All children reading at grade level through singing


A 501(c)3 nonprofit organization

The Rock 'n' Read Project


AFFIRMING PARALLEL CONCEPTS (APC)
A researched and evidence-based strategy


APC uses folk songs and singing games to consciously practice skills that the brain needs to retain and recall automatically.

  • Singing and playing singing games boosts vitality, builds memory, and raises reading and math achievement.
  • Singing and playing singing games create a positive classroom climate and promote social-emotional learning.

  • Folk songs are building blocks for the brain. Folk songs are simple patterns that the brain remembers, even for generations!


COMPONENTS

Daily singing: classroom teachers have students sing many times during every day. 

Pitch: teachers start a song using a pitch pipe app so that the melody stays within the comfortable range of students’ voices. 

Leading songs: classroom teachers become confident in leading songs and having students keep a steady beat. 

Learning by ear: teachers transmit songs as they have traditionally been handed down—by ear.

APC Lessons: using chants, folk songs, and singing games, teachers create their own lessons to practice reading skills with their students, and share the APC lessons and videos of students in class, and provide peer coaching. 


APC Examples

Who Stole the Cookie from the Cookie Jar? Video
Using each others' names, students keep the beat with a pat-clap pattern. Then, the teacher adapts it to, "Who stole the ___ (a number) from the cookie jar?" Each student chooses among their cards with numbers 1-10 and holds the called number up. Use with letter names, letter sounds, sight words, fractions, etc.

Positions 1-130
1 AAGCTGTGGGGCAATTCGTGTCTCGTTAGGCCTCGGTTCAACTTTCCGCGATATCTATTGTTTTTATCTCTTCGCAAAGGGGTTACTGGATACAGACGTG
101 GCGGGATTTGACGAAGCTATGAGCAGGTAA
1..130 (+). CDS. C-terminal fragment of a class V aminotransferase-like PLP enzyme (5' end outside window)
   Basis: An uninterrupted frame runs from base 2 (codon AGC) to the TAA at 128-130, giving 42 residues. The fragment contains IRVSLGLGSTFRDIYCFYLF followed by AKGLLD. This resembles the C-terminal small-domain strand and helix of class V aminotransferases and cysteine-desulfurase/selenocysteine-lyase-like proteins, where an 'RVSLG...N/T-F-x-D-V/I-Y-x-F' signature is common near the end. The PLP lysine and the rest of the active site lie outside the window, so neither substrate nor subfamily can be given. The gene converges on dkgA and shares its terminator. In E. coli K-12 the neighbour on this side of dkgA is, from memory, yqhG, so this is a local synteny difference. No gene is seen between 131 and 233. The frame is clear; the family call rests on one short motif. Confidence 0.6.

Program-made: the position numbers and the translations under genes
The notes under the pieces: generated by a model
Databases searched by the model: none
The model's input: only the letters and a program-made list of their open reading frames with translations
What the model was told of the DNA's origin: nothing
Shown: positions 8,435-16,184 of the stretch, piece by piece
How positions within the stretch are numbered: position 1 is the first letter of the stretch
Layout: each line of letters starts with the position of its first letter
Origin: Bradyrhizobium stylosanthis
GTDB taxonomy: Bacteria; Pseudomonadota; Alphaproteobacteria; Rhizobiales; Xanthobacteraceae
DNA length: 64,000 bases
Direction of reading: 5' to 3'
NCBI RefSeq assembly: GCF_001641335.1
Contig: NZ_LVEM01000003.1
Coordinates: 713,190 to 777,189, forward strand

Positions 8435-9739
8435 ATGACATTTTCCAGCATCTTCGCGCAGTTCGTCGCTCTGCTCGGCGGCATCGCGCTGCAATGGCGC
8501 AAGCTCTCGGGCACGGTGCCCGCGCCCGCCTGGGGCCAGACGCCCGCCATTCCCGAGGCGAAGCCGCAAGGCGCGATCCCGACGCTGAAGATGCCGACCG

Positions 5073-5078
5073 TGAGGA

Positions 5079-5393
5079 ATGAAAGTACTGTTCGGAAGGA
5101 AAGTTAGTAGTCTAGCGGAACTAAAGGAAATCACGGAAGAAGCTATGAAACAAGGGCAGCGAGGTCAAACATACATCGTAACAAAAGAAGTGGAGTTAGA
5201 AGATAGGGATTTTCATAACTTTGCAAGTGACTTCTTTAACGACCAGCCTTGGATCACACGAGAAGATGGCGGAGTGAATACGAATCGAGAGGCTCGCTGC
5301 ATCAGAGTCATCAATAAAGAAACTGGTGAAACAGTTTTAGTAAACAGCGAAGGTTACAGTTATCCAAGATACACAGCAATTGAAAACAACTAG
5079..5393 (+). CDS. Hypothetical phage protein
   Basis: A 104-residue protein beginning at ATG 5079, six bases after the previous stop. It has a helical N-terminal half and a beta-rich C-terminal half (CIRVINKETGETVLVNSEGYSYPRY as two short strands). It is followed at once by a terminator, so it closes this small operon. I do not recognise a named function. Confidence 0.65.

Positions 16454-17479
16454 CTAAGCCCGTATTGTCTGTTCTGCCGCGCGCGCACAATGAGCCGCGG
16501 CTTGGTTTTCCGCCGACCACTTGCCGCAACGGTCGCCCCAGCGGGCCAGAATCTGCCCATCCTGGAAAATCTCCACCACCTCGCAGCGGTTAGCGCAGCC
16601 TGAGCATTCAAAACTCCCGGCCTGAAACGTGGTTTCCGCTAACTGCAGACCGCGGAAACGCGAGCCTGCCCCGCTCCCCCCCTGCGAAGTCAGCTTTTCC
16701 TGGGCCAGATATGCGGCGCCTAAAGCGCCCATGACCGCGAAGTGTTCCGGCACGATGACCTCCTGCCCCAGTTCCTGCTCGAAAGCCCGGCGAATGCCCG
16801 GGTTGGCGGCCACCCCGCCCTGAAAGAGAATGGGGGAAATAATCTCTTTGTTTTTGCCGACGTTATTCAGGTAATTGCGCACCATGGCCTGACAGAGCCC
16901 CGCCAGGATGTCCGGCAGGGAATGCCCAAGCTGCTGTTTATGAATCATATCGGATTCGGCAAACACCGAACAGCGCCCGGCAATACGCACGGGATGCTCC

Circle Round the Zero Video
One student walks around the outside of a circle of children (the zero), finds a partner, and together they do the motions of the game; then the first student takes the place of the chosen one, and the game begins again. Extend the game to practice circling around the ___ (a different number, letter, or letter sound. Could also practice math facts by having everyone hold a number card and then multiply the circling student’s card with the chosen student’s card; everyone sings the answer.


Skip to my Lou
Sing the story song over and over while choosing new partners. Another day, the class reads together the illustrated folk song book, "Skip to my Lou," so that students match the visual symbols for words with the story they have already memorized.  Another day, students create their own new rhyming verses.


This Land is Your Land (or any other folk song)

After the song is memorized, students read it together on a screen. Another day, they sing the same song again while reading the words at a faster tempo. Then, the teacher covers up a few words.  As students sing-read the song, they are silent on the covered up words (can also just tell them aurally which words to omit).